Bryn Mawr Classical Review 2009.10.37
Alex G. Garman, The Cult of the Matronae in the Roman Rhineland: An Historical Evaluation of the Archaeological Evidence. Lewiston, NY: Edwin Mellen Press, 2008. Pp. iii, 174. ISBN 9780773452244. $99.95.
Reviewed by Timothy M. Teeter, Georgia Southern University (firstname.lastname@example.org)
Word count: 1395 words
A classicist visiting the German Rhineland has ample opportunity to inspect Roman remains, from the limes Germanicus (now a UNESCO World Heritage Site) to popular sites such as Xanten or Trier. If he goes to any of the many excellent local museums such as the Rheinisches LandesMuseum in Bonn or the Römisch-Germanisches Museum in Köln (Cologne) and investigates the sections devoted to religion, he will find all of the usual suspects, from Jupiter to Isis. However, he will likely also see inscriptions and altars dedicated to a cult of three women known as the matronae or "matrons." When depicted, they are seated, relatively young, holding cornucopiae or plants or fruits, and two of them often have large bonnets that look at first glance like enormous beehive hairstyles. The visitor should not be surprised, however, if he has never heard of them, since they have left not so much as a trace in the literary record, despite over a thousand inscriptions and altars dedicated to them at several sites in northern Italy and particularly the Rhineland. Evidence for this cult in the Roman province of Germania inferior (the lower Rhine, including Nordrhein-Westfalen) has been collected and analyzed in this short and interesting book by Alex Garman.
The area just west of the Rhine, from Köln to Aachen, and from Neuss south to the Ahr, was inhabited during the empire by the Germanic Ubii. Loyal to Rome since Caesar, they came originally from the east bank of the Rhine, but were settled in the depopulated Celtic lands west of the Rhine by Agrippa in the 30s BCE. Evidence for the cult of the matronae here--altars and dedications with a bewildering variety of names and epithets--coincides with the Ubian presence and the Roman occupation of the region, from the second to the fifth centuries CE, with a peak in the second and third centuries. However, since dedications to the matronae also appear in Gallic territories in northern Italy somewhat earlier, the connection of the cult with any particular area or identifiable tribe such as the Ubii is unclear, as is its identification with the matres, another widely attested cult of three female figures found mostly in southern Gaul. In fact, most scholars have concluded that the matres and matronae are the same and are Celtic in origin, as suggested by the Celtic interest in triplism.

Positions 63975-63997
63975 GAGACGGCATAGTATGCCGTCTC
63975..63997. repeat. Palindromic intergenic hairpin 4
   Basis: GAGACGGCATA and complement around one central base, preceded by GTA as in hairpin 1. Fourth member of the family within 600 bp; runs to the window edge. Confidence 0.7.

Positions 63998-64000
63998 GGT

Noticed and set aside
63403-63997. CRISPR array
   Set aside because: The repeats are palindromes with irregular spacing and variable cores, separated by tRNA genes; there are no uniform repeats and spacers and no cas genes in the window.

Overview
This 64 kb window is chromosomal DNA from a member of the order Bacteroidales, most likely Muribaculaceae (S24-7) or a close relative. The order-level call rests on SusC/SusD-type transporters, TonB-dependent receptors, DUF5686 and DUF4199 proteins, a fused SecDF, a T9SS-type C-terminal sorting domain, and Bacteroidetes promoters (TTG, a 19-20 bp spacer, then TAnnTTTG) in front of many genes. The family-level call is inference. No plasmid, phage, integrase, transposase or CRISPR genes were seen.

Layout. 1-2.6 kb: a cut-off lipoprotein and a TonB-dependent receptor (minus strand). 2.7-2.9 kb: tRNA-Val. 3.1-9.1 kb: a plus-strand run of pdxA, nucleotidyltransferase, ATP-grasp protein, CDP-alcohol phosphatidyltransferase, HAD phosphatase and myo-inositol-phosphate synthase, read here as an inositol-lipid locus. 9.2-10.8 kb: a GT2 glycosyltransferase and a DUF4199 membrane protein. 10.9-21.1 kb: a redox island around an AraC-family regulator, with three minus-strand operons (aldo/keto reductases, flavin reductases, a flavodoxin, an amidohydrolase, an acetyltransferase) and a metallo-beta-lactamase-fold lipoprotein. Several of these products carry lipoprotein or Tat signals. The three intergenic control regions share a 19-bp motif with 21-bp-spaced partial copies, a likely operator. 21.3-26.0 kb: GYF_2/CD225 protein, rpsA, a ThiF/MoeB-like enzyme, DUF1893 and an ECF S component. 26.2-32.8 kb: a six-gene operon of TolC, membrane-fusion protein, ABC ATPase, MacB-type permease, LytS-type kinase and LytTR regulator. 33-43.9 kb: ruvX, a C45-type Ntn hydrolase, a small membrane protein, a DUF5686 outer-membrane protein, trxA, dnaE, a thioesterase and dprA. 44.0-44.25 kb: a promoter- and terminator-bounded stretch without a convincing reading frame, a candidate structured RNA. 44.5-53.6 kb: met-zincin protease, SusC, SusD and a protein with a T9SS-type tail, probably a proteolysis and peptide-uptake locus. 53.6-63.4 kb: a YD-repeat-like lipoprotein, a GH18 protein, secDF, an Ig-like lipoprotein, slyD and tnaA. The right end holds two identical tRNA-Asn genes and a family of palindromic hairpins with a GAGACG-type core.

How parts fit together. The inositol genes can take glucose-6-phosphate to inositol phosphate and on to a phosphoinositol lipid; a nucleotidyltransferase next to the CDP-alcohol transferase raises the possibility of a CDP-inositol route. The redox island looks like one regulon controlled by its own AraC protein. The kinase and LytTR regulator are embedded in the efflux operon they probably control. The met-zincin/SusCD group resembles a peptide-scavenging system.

It is certain that we would know nothing of the matronae or matres but for inscriptions in Latin and images influenced by Roman tastes and precedents. It is the Roman interest that has brought this cult or cults to light. This might be considered a clear case of the interpretatio Romana (the phrase itself comes from Tacitus, Germania 43, where he equates German and Roman gods), except that there is little to suggest an actual identification of these women with any particular Roman goddess or cult. Caesar states that the Gauls worshipped Minerva (BG 6.17). Tacitus equates one German goddess with Isis and another with terra mater (Germania 9, 41), but there is no apparent connection to the matronae, and Tacitus assumes a general equivalence between Germanic and Roman deities in any case. However, with thousands of Roman troops (including the legiones I Minervia and XXX Ulpia Victrix) encamped or guarding the limes; the transformation of the Ubian capital, birthplace of Agrippina the younger, into Colonia Agrippinensis; the choice of Trier for the Gallic prefecture in the fourth century; and the spread of the Roman villa economy to the valleys of the Rhine and Mosel, the region became a cultural crossroads of Romans, Celts, and Germans. As such, determining the origins or meaning of such a cult, however widespread, on the basis of repetitive but laconic inscriptions and an imagery of limited variety is highly problematic.